If defiance theory is applied (Sherman, 1993) to this disciplinary process, one would conclude that prisoners who felt that the overall disciplinary process was procedurally unfair and who felt disrespected would not focus on what they did wrong, but on the unfairness of the situation. They would not learn the lesson from the process, nor would they feel the appropriate guilt. Instead of being shamed into future adherence to rules, their defiance would ensure that rule-breaking would continue. Thus, their defiance might result in a seemingly never-ending cycle of escalating misbehavior. Bottoms (1999) asserted that the incorporation of legitimation into prison practice was not just about being nice to prisoners and giving them what they wanted. Procedural justice was more about prisoners’ perceptions of fairness and feeling respected. Bottoms concluded “if one is unable to provide, on reasonable request, a morally justifiable account of decisions made, then this may ultimately be instrumental in producing just the kinds of disorders that wardens and staff want to avoid” (1999, p. 257).
This research highlighted staff and prisoner perceptions of the disciplinary process in one single state. While further research is recommended to delve into the components of fairness or a replication of the study of Rhode Island’s disciplinary process five years from the policy’s revamping, the findings of this study generate research questions that could be examined in any prison system. For example, more research needs to be conducted on the connection between legitimation, procedural justice, and prison misconduct.
How do prisoners’ perceptions of fairness vary?
How much are their perceptions of fairness associated with involvement in serious misconduct and violence?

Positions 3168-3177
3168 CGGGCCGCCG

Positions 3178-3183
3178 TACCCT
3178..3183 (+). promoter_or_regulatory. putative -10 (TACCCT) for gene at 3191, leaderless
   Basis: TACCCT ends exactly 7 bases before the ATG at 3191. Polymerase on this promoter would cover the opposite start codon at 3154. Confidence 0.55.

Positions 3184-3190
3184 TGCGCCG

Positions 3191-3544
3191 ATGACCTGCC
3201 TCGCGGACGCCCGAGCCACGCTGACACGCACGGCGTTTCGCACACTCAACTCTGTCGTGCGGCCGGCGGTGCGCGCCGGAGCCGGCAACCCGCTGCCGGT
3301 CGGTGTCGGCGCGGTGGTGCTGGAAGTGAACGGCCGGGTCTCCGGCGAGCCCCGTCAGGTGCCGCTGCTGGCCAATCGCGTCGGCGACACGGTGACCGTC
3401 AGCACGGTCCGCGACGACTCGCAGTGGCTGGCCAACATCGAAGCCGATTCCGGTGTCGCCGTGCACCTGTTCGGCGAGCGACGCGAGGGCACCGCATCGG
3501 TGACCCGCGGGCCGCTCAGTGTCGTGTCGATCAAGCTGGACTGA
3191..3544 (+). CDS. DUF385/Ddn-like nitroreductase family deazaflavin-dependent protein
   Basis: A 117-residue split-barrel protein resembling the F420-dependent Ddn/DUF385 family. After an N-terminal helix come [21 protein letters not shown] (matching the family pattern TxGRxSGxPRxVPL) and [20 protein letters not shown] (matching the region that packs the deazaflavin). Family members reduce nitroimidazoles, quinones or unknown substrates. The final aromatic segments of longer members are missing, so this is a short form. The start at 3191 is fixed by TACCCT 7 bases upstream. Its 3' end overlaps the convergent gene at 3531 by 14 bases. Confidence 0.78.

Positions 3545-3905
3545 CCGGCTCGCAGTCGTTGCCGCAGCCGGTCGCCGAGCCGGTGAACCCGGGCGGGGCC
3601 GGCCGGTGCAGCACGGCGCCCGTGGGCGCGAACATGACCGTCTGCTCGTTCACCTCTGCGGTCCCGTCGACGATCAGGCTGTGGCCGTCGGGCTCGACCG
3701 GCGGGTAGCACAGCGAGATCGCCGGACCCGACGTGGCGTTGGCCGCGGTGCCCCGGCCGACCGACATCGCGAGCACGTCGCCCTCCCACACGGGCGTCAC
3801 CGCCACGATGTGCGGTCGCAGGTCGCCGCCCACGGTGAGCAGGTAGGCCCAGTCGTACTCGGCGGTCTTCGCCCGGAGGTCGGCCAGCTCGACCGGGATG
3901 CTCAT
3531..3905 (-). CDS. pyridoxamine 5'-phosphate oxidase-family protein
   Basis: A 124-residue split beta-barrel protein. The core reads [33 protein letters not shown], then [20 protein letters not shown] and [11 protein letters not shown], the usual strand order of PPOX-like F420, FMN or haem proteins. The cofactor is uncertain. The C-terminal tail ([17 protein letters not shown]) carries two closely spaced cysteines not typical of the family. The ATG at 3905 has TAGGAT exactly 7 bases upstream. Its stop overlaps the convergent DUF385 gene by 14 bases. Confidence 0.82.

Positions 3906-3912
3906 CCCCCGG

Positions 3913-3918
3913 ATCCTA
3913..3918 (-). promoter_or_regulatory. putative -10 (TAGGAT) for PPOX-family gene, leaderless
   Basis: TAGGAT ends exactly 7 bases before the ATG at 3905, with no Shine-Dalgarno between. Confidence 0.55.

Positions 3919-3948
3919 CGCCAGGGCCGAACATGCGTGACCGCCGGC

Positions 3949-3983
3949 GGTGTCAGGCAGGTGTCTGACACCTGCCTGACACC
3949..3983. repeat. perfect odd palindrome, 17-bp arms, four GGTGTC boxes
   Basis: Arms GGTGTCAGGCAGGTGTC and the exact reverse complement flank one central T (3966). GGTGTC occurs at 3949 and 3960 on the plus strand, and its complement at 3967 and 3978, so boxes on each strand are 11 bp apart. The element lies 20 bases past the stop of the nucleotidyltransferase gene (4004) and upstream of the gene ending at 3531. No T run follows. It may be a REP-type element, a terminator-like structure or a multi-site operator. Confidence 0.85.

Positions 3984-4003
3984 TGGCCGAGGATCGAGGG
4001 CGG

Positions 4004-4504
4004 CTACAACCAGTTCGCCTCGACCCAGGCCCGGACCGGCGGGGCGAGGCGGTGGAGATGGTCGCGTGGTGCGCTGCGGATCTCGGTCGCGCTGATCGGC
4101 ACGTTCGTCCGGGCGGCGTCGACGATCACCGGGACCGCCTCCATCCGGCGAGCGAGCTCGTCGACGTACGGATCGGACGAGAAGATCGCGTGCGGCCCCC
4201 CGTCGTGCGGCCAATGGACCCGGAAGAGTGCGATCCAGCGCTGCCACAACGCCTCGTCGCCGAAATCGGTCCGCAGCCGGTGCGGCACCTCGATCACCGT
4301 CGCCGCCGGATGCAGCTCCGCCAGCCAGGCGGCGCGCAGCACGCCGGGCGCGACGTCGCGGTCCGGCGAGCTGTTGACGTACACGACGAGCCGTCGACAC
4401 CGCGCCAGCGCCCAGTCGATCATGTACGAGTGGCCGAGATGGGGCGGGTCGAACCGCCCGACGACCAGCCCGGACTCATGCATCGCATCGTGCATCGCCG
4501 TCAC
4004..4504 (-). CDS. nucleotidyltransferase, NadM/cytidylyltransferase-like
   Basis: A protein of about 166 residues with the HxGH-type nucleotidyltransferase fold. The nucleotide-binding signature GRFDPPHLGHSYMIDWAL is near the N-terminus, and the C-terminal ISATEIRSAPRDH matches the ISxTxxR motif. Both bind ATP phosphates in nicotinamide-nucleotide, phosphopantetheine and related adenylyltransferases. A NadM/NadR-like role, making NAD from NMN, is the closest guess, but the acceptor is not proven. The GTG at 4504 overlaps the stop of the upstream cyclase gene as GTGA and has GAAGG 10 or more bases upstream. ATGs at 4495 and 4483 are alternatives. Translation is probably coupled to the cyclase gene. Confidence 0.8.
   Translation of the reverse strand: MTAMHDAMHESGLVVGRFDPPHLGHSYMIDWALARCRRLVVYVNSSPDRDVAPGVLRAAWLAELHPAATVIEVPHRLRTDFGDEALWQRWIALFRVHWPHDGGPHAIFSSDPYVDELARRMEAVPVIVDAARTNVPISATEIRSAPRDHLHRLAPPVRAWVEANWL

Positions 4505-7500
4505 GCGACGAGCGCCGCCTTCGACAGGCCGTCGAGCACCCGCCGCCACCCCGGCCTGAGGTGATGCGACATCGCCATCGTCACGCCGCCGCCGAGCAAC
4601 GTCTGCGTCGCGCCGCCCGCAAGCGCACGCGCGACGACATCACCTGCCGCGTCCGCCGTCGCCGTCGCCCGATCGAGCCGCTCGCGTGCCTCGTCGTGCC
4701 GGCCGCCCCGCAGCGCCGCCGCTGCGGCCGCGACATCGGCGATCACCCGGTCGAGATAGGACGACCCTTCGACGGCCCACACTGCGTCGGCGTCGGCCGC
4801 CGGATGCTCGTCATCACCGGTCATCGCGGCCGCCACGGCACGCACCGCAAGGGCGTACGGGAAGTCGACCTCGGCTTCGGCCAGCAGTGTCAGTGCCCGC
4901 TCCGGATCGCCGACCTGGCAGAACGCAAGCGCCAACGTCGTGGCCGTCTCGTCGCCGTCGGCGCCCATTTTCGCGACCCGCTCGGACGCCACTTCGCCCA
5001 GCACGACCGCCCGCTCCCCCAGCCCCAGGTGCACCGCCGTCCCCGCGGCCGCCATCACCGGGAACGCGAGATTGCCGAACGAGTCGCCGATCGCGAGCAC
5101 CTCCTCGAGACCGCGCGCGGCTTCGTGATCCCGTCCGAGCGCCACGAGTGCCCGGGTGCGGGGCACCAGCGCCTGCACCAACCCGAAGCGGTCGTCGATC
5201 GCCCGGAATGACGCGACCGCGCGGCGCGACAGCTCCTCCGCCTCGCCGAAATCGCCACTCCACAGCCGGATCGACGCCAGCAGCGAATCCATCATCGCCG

Are prisoners’ ideas about procedural justice, especially as they pertain to the disciplinary process, similar?
Which dimensions of procedural justice are most likely to result in defiant vs. compliant future behavior?
Research could also focus on the characteristics of prisoners to determine if certain types of prisoners have an inclination to react defiantly to perceived unfairness compared to others.
A great deal of research attention has been paid to those individual, situational, and prison-level factors that affect the amount of misbehavior in our prisons. However, little attention has been bestowed on the prison disciplinary process itself. This small, exploratory research was a step toward learning about the various aspects of the disciplinary process, but also staff and prisoners’ perceptions of fairness of the process. Prisoners’ overall assessment of this process as negative is general knowledge to anyone who has conducted research or worked in a prison. However, while staff members’ overall assessments of the disciplinary process were positive, more than half of the staff highlighted problems associated with fairness that substantiated prisoners’ complaints of legitimation.
This research highlighted those features of the disciplinary process that prisoners and some staff assessed as problematic and unfair. These included the nature, consistency, and investigation of bookings; the use of confidential informants; the staffing of d-boards; the use of segregation time for non-serious offenses; and the long-term segregation of some offenders. Every prison disciplinary system has policies and procedures that address these issues. Prison administrators should recognize the importance of prisoners’ perceptions of both staff and distributive fairness. If prisoners gauge staff and disciplinary processes to be unfair, it reduces the legitimacy of the disciplinary process regime and may be counterproductive to prison administrators’ goals of reducing serious prison misbehavior and violence.
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Ann Marie Rocheleau is an Assistant Professor in Sociology and Criminology at Stonehill College in Easton, Massachusetts. Her current research examines prison operations and culture and their effects on inmate violence. Previously, she served as Program Coordinator for the nationwide Council of Juvenile Correctional Administrators, working to raise the conditions of confinement in juvenile correctional facilities. She began her career conducting research at the Massachusetts Department of Correction and moved into management in the area of programming.